Farm Debt Mediation Bill a welcomed safeguard for SA farmers

Rural Business Support (RBS) has welcomed the State Government’s new Farm Debt Mediation Bill, helping to ensure better protection for South Australian producers experiencing severe financial difficulty.

The Farm Debt Mediation Bill 2018 has introduced legislation to require mandatory farm debt mediation to support farmers and provide them with improved protection and financial security.

RBS Chief Executive Officer Brett Smith said the legislation would help to safeguard farmers and provide a fair and transparent process for all parties.

“Ultimately we would expect to see an increase in the number of equitable resolutions of farm debt disputes as a result of South Australia having this legislation in place,” Mr Smith said.

“It gives SA producers the assurance of a formal structure for them to use if they find themselves in a situation where debt on their farm – their livelihood and home – has become unmanageable and all other avenues of negotiation with creditors have been exhausted.

“At the same time it will also provide benefits to providers as creditors are likely to have fewer rural customers defaulting on loans.”

Mr Smith said previously SA had lacked a legally enforceable bank mediation mechanism for primary producers which had, at times, proved “problematic”.

“This legislation is welcomed because it brings SA into line with Queensland, New South Wales and Victoria, where we’ve seen the mandatory process work well.”

Previously SA farmers have been reliant on a “good faith” voluntary code created by the former South Australian Farmers Federation (SAFF) more than a decade ago.

“The voluntary code agreed upon by the Australian Banking Association, Primary Industries and Regions SA (PIRSA), SAFF and the Rural Financial Counselling Service (RFCS) of SA in 2007 worked reasonably well, but it relied on the good faith of all parties involved – and it hasn’t always resulted in the best outcomes for farming families,” Mr Smith said.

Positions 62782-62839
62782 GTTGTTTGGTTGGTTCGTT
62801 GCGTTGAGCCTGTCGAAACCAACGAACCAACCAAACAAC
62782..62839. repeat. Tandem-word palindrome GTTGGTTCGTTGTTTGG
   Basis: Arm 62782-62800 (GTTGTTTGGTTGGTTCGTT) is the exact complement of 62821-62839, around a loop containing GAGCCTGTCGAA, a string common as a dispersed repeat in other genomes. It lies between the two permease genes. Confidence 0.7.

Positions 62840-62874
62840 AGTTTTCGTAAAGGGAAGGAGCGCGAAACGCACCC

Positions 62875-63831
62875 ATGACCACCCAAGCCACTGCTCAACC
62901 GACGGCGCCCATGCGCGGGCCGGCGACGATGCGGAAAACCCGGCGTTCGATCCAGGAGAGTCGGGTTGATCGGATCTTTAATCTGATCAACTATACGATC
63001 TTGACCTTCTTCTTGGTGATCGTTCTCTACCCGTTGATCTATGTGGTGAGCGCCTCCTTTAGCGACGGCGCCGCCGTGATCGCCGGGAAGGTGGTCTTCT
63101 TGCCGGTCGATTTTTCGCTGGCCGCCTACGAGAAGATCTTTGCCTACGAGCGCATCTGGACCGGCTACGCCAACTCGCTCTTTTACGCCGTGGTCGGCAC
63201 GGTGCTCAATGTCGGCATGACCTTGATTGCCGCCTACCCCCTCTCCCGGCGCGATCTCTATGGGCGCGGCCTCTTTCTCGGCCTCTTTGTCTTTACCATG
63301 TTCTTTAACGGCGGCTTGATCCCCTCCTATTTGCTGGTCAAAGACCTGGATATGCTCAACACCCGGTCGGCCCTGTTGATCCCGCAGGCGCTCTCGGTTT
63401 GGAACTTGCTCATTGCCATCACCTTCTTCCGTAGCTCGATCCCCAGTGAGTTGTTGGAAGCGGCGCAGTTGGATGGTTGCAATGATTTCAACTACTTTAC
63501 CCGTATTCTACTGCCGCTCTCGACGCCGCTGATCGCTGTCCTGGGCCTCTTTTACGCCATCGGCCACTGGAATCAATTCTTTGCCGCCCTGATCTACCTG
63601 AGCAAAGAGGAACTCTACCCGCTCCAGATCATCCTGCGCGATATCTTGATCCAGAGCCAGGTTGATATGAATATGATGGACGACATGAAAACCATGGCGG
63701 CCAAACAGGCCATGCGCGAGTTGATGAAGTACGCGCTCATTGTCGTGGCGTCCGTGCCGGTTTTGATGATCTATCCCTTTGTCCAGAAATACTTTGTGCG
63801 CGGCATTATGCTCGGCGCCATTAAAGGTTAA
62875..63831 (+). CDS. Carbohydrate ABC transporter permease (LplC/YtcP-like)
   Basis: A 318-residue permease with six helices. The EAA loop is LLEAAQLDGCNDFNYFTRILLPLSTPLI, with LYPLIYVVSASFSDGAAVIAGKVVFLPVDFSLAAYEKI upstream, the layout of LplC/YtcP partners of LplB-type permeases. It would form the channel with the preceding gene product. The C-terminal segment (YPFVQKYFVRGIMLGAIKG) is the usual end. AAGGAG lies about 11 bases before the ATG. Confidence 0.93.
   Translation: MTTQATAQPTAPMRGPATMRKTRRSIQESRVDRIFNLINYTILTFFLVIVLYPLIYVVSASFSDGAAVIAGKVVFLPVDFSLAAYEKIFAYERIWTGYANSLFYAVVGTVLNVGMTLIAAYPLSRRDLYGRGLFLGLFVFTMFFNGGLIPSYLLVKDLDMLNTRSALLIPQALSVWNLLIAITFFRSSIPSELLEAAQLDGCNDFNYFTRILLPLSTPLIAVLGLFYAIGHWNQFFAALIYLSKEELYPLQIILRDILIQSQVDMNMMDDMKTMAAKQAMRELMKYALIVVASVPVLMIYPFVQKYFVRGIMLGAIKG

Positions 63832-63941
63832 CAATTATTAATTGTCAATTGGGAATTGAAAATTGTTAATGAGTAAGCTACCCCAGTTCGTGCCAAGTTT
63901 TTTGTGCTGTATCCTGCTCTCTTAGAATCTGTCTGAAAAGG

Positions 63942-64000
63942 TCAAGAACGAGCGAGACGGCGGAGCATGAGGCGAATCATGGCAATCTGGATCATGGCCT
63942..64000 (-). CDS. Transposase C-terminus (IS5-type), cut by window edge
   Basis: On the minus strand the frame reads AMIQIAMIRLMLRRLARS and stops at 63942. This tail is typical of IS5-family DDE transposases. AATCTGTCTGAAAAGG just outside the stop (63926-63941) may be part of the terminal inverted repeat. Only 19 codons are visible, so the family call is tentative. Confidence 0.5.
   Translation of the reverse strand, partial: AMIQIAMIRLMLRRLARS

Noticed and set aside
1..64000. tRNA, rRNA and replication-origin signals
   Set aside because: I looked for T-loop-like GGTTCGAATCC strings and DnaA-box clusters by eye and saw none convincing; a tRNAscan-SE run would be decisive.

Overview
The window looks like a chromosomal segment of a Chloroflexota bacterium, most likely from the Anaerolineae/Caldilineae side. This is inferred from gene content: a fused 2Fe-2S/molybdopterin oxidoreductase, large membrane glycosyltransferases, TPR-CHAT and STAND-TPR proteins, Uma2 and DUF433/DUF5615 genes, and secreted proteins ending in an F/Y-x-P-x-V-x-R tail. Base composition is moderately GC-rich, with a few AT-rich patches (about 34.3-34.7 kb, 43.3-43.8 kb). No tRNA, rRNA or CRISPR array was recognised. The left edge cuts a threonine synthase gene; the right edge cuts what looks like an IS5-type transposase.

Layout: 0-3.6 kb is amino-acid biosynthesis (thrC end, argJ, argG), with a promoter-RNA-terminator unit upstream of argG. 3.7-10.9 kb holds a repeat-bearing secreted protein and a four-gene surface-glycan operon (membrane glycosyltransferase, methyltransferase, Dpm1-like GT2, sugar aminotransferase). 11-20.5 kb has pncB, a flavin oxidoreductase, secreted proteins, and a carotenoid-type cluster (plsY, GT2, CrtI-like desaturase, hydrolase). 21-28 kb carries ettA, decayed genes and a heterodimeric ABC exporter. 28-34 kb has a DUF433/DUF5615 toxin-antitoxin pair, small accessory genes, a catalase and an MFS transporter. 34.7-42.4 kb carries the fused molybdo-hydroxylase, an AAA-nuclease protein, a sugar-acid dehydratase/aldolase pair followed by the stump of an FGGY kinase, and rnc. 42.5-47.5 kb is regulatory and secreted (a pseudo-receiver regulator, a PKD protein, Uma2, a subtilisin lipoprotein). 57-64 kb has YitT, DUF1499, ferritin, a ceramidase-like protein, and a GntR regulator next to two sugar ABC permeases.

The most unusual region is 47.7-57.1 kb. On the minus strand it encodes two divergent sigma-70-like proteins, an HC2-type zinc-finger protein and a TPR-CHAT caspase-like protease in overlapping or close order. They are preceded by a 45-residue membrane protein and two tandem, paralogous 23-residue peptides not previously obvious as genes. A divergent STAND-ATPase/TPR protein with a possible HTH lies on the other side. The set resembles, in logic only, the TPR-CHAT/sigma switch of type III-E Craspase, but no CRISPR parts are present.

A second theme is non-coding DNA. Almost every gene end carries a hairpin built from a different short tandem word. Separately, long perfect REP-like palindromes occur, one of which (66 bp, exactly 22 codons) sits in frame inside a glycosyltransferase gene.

“RBS Rural Financial Counsellors have encountered situations where mediation initially appeared to work, but then an unexpected escalation in farm debt has seen banks become less amenable.

“The opportunity for both farmers and creditors to utilise a structured but neutral mediation process to help them reach an outcome which is amenable to both parties can only be a positive thing.”

Mr Smith also acknowledged the “substantial support” of Small Business Commissioner John Chapman in supporting the new Bill.

As an indication of how the SA legislation may benefit farmers, a report into the NSW Farm Debt Mediation Act 1994 including results from farmers, creditors, mediators and other representatives showed that 72 per cent of farmers reached a settlement with their banks after the mediation process.

Positive settlements reported by farmers included:

• 37% refinanced debt;
• 27% of lenders gave the farmer more time to pay; and
• 23% lenders paid off part of the debt.

Additionally, 60.7% of farmers felt positive after farm debt mediation.

“We hope to see the Farm Debt Mediation Bill 2018 lead to similarly positive outcomes for SA farmers,” Mr Smith said.

For more information call 1800 836 211.

Media contact:

Brett Smith, Rural Business Support, Chief Executive Officer – 0412 630 015